Abdominal Ascariasis: Where to Focus on Imaging Studies


USG Ultrasonography
ERCP Endoscopic Retrograde Cholangiopancreatography
ALP Alkaline Phosphatase
CBD Common Bile Duct

How to Cite

Suhail, J., Shah, O., Shah, O., Sarfaraz, J., & Mohuiddin, I. (2020). Abdominal Ascariasis: Where to Focus on Imaging Studies. Galician Medical Journal, 27(3), E202035. https://doi.org/10.21802/gmj.2020.3.5


Objective: To assess the various presentations of abdominal ascariasis and their imaging features for developing a comprehensive radiological evaluation protocol.

Methods: Demographic and clinical profile of 84 patients with abdominal ascariasis was noted. Patients were divided into 2 groups with age less than 20 comprising Group A and those with age greater than 20 Group B. All the patients had a routine lab workup and a dedicated USG scan to look for objective evidence of intestinal or hepatobiliary ascariasis. Any history of previous intervention (cholecystectomy or ERCP) was also sought.

Results: Abdominal ascariasis is more common in females observed in 62% of our patients. Peripheral eosinophilia was observed in 70 (83%) patients. We had 74 (88%) patients with intestinal ascariasis with 2 patients having appendicular ascariasis. Biliary ascariasis was observed in 20 (24%) patients and pancreatic ductal ascariasis in 6 (7%) patients. We found peritoneal ascariasis in 1 (2%) pediatric patient and 2 (3%) patients in our study had ascariasis associated with the liver abscess. OCH was observed in 4 patients while 2 patients presented with worm cholecystitis.

Conclusion: Peripheral eosinophilia can be used to select patients in endemic regions for undergoing a dedicated USG scan. USG is the investigation of choice for both intestinal and hepatobiliary ascariasis. Worm migration is more common in adults and is especially prevalent in individuals with previous history of ERCP or cholecystectomy.



Gutierrez Y. Ascaridida - Ascaris, Lagochilascaris, Anisakis, Pseudoterranova and Baylisascaris. In: Gutierrez Y, editor. Diagnostic Pathology of Parasitic Infections with Clinical Correlations. Philadelphia: Lea & Febiger; 1990. p. 236-247.

Bundy DA, Cooper ES, Thompson DE, Anderson RM, Didier JM. Age-related prevalence and intensity of Trichuris trichiura infection in a St. Lucian community. Trans R Soc Trop Med Hyg. 1987; 81: 85-94. DOI: https://doi.org/10.1016/0035-9203(87)90293-8

Stephenson LS, Latham MC, Kinoti SN, Kurz KM, Brigham H. Improvements in physical fitness of Kenyan schoolboys infected with hookworm, Trichuris trichiura and Ascaris lumbricoides following a single dose of albendazole. Trans R Soc Trop Med Hyg. 1990; 84: 277-282. DOI: https://doi.org/10.1016/0035-9203(90)90286-N

Nokes C, Bundy DA. Does helminth infection affect mental processing and educational achievement? Parasitol Today. 1994; 10: 14-18. DOI: https://doi.org/10.1016/0169-4758(94)90348-4

de Silva NR, Chan MS, Bundy DA. Morbidity and mortality due to ascariasis: Re-estimation and sensitivity analysis of global numbers at risk. Trop Med Int Health. 1997; 2: 519-528. DOI: https://doi.org/10.1046/j.1365-3156.1997.d01-320.x [PMid:9236818]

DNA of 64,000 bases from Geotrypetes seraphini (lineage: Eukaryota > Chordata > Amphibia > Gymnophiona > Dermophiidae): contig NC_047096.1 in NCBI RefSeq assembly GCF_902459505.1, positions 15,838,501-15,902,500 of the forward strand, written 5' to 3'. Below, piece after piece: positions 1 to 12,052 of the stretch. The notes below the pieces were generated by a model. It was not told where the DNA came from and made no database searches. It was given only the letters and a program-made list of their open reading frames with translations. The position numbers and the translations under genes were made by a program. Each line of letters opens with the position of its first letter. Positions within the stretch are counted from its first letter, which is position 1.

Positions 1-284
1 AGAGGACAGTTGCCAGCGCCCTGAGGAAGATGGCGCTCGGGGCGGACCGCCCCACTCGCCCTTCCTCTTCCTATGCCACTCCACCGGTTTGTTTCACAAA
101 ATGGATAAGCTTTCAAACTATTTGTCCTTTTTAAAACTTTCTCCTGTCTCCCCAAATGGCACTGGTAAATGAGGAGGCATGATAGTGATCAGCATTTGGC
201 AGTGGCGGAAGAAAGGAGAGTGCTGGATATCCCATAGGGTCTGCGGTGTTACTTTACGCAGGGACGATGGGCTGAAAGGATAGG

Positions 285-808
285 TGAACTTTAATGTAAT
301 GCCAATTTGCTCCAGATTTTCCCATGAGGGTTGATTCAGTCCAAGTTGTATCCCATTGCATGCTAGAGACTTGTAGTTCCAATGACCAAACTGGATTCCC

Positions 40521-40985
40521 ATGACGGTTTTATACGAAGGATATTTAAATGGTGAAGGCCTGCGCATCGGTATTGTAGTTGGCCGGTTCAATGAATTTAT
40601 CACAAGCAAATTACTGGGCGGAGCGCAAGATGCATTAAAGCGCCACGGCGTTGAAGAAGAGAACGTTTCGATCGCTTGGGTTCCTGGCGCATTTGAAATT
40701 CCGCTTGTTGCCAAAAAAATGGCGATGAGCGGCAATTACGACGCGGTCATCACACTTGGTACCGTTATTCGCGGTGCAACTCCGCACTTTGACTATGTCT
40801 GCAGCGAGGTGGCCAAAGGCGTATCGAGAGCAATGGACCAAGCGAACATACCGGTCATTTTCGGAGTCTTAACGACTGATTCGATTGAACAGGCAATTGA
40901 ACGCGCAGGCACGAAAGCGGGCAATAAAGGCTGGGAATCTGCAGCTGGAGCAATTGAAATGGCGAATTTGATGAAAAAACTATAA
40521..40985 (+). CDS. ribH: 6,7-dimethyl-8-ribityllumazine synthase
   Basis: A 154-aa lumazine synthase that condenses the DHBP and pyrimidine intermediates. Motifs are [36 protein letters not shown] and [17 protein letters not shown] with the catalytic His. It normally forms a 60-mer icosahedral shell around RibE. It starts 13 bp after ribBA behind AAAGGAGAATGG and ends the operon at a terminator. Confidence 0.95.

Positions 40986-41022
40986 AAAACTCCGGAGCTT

Langewar DN, Maheshwari MB, Wegholikar UL. Hepatic perforation due to ascariasis. Indian J Pediatr. 1993; 60: 457-459. DOI: https://doi.org/10.1007/BF02751215 [PMid:8253499]

Hoffmann H, Kawooya M, Esterre P, Ravaoalimalala VE, Roth J, Thomas AK, et al. In vivo and in vitro studies on the sonographical detection of Ascaris lumbricoides. Pediatr Radiol [Internet]. 1997 Mar 19;27(3):226–9. DOI: https://doi.org/10.1007/s002470050106 [PMid:9126575]

Khuroo MS, Zargar SA, Mahajan R. Hepatobiliary and pancreatic ascariasis in India. Lancet. 1990; 335: 1503-1506. DOI: https://doi.org/10.1016/0140-6736(90)93037-P

Mani S, Merchant H, Sachdev R, Rananavare R, Cunha N. Sonographic evaluation of biliary ascariasis. Australas Radiol. 1997; 41: 204-206. DOI: https://doi.org/10.1111/j.1440-1673.1997.tb00718.x [PMid:9153828]

Louw JH. Biliaray ascariasis in childhood. S Afr J Surg 1974; 12: 19-25.

Pawlowski ZS. Ascariasis. In: Warran KS, Mahmoud AA, editors. Tropical and Geographical Medicine. 2nd ed. New York: McGraw-Hill; 1990. p. 369.

Sun T. Ascariasis. In: Sun T, editor. Pathology and Clinical Features of Parasitic Diseases. New York: Masson; 1980. p. 115-120.

Gutierrez Y. Ascaridida - Ascaris, Lagochilascaris, Anisakis, Pseudoterranova and Baylisascaris. In: Gutierrez Y, editor. Diagnostic Pathology of Parasitic Infections with Clinical Correlations. Philadelphia: Lea & Febiger; 1990. p. 236-247.

Pinus J. Surgical complications of ascariasis. Prog Pediatr Surg. 1982; 15: 79-86.

Lim JH. Oriental cholangiohepatitis: Pathologic, clinical, and radiologic features. AJR Am J Roentgenol. 1991; 157: 1-8. DOI: https://doi.org/10.2214/ajr.157.1.2048504 [PMid:2048504]

Sperling RM, Koch J, Sandhu JS, Cello JP. Recurrent pyogenic cholangitis in Asian immigrants to the United States: Natural history and role of therapeutic ERCP. Dig Dis Sci. 1997; 42: 865-871.

Shah OJ, Zargar SA, Robbani I. Biliary Ascariasis: A Review. World J Surg [Internet]. 2006 Aug 10;30(8):1500–6. DOI: https://doi.org/10.1007/s00268-005-0309-1 [PMid:16874446]

Sandouk F, Haffar S, Zada MM, Graham DY, Anand BS. Pancreaticbiliary ascariasis: Experience of 300 cases. Am J Gastroenterol. 1997; 92: 2264-2267.

1. Mukhopadhyay M. Biliary ascariasis in the Indian subcontinent: A study of 42 cases. Saudi J Gastroenterol [Internet]. 2009 Aug 10;15(2):121. DOI: https://doi.org/10.4103/1319-3767.48970 [PMid:19568577 PMCid:PMC2702965]

Creative Commons License

This work is licensed under a Creative Commons Attribution-NonCommercial 4.0 International License.